The Board of Selectmen, by a 3 to 2 vote Tuesday night, gave the go-ahead signal to the Savogran Company of Boston to establish a manufacturing plant on the site of the old railroad car shops, despite vigorous opposition by residents of the Lenox Street area voiced at a second public hearing called on the application of the Savogran firm to install three tanks for the storage of alcohol, toluene, and acetone.

James Flavin, representing the residents of that section of town, told the Board that the people living in the area of the proposed plant were unalterably opposed to the granting of the permits necessary for the Savogran Company to operate on that site in the manufacture of paint and varnish remover. He urged the Board to recommend to otlicials of that company that a site farther removed from the residential area be considered.

“This industry is of no advantage to Norwood,” he asserted. “It is a low-class Industry. One hundred thousand dollars invested in a plant looks good, to be sure, but the damage to the locality must be considered. There is bound to be an odor from a firm manufacturing paint remover. There are at present many people who object to local firms using the same product which the Savogran Company must use. The prevailing winds are bound to carry these odors to nearby residences and lessen their value ns residential property.”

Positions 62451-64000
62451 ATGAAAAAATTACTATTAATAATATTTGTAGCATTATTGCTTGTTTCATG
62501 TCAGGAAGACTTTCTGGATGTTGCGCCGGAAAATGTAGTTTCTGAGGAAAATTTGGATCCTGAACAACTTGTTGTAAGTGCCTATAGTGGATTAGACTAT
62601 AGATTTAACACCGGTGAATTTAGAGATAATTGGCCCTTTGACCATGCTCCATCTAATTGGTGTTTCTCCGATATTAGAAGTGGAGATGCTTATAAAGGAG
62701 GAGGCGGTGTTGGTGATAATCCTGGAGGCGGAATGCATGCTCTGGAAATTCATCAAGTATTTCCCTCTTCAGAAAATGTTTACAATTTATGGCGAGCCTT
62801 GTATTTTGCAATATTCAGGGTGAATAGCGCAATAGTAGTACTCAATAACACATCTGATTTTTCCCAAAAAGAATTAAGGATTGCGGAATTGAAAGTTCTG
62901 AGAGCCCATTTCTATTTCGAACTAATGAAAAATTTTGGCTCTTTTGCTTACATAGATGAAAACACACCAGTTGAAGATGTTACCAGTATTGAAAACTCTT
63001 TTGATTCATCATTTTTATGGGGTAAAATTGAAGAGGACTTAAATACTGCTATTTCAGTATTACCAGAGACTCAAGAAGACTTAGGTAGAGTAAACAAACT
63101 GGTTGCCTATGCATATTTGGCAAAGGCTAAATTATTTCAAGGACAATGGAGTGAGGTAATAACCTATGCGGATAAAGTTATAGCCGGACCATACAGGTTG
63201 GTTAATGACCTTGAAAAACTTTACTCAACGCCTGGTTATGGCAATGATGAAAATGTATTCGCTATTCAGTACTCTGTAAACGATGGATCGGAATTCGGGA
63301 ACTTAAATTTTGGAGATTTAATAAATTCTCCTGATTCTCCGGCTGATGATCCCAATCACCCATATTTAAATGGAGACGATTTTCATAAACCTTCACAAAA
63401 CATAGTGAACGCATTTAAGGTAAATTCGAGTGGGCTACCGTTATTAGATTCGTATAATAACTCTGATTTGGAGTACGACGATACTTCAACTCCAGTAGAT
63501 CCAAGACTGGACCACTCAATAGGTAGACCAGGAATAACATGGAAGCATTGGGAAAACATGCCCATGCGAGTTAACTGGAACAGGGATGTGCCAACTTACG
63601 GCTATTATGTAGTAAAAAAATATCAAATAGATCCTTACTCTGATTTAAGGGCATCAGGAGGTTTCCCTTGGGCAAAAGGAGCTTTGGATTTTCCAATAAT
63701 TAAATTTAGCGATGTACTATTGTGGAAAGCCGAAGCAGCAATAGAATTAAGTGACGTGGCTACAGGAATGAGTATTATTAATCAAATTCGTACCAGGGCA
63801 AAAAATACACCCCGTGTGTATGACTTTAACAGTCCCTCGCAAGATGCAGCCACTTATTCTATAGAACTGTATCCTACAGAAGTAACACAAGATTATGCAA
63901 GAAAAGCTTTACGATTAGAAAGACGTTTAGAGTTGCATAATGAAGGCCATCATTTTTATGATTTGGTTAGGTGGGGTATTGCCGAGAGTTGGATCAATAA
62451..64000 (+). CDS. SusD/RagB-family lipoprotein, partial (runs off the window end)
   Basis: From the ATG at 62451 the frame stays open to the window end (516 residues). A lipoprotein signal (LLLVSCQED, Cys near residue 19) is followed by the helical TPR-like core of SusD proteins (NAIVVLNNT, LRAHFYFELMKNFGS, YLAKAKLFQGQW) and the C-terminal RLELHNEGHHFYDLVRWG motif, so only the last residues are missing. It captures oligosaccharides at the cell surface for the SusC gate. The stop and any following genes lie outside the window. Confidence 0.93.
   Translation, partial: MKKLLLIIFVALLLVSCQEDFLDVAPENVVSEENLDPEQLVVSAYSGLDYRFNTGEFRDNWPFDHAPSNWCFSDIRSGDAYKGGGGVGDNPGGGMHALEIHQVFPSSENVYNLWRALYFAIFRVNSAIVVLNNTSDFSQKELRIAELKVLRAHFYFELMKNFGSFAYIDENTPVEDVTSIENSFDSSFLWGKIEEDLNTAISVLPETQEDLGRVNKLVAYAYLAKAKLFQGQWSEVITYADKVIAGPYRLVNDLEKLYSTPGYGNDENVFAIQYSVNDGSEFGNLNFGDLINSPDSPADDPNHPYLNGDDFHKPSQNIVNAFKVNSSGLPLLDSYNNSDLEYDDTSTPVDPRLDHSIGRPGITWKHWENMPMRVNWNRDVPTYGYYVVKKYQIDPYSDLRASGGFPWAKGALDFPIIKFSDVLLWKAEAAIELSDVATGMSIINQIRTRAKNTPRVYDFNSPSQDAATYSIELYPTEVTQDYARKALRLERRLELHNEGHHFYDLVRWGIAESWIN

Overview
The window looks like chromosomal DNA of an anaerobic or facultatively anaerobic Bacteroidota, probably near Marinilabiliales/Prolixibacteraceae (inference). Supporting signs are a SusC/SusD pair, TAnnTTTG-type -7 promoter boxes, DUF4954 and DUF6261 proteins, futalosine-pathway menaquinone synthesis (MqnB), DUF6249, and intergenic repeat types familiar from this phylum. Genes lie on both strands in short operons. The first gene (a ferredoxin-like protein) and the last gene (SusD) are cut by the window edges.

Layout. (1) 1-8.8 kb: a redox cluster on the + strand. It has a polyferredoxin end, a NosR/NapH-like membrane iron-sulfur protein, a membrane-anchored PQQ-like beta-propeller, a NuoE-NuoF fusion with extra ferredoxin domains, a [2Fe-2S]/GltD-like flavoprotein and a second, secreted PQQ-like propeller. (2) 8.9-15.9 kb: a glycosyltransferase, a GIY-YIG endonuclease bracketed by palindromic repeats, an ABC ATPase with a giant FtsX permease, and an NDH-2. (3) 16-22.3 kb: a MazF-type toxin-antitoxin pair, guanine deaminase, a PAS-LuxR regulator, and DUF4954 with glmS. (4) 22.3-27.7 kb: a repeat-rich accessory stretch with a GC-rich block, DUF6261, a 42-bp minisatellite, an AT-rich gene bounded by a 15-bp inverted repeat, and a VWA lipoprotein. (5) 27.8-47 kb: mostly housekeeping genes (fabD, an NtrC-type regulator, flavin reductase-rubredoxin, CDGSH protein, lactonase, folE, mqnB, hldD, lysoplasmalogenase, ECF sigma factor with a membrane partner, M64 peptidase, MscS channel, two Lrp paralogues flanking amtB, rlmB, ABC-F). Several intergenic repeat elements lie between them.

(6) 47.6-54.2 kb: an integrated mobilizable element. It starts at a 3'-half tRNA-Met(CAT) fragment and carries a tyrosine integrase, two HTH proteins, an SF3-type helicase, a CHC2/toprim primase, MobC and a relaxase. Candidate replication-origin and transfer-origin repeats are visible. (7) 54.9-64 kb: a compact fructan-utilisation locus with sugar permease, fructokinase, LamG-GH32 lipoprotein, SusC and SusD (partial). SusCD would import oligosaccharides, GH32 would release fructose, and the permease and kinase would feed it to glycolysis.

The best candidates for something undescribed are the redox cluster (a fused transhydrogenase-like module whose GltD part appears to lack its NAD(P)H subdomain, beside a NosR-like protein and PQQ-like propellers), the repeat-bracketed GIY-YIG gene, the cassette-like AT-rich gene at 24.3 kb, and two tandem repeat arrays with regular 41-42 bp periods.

Flavin maintained that residents of the area where the Savogran Company would build have bothered by nuisances for years. Smoke, gas, and coal dust are not the least of these, he asserted, “and now we would be faced with a further hazard and nuisance if this permit is granted,”

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The devaluation of adjacent property would not be offset by the tax return, he stated. “One man, he said, with a $50,000 investment there would immediately be forced to write off a large amount in the valuation of the property. This also should be considered,” Flavin maintained.

(All articles originally published in the Norwood Messenger)

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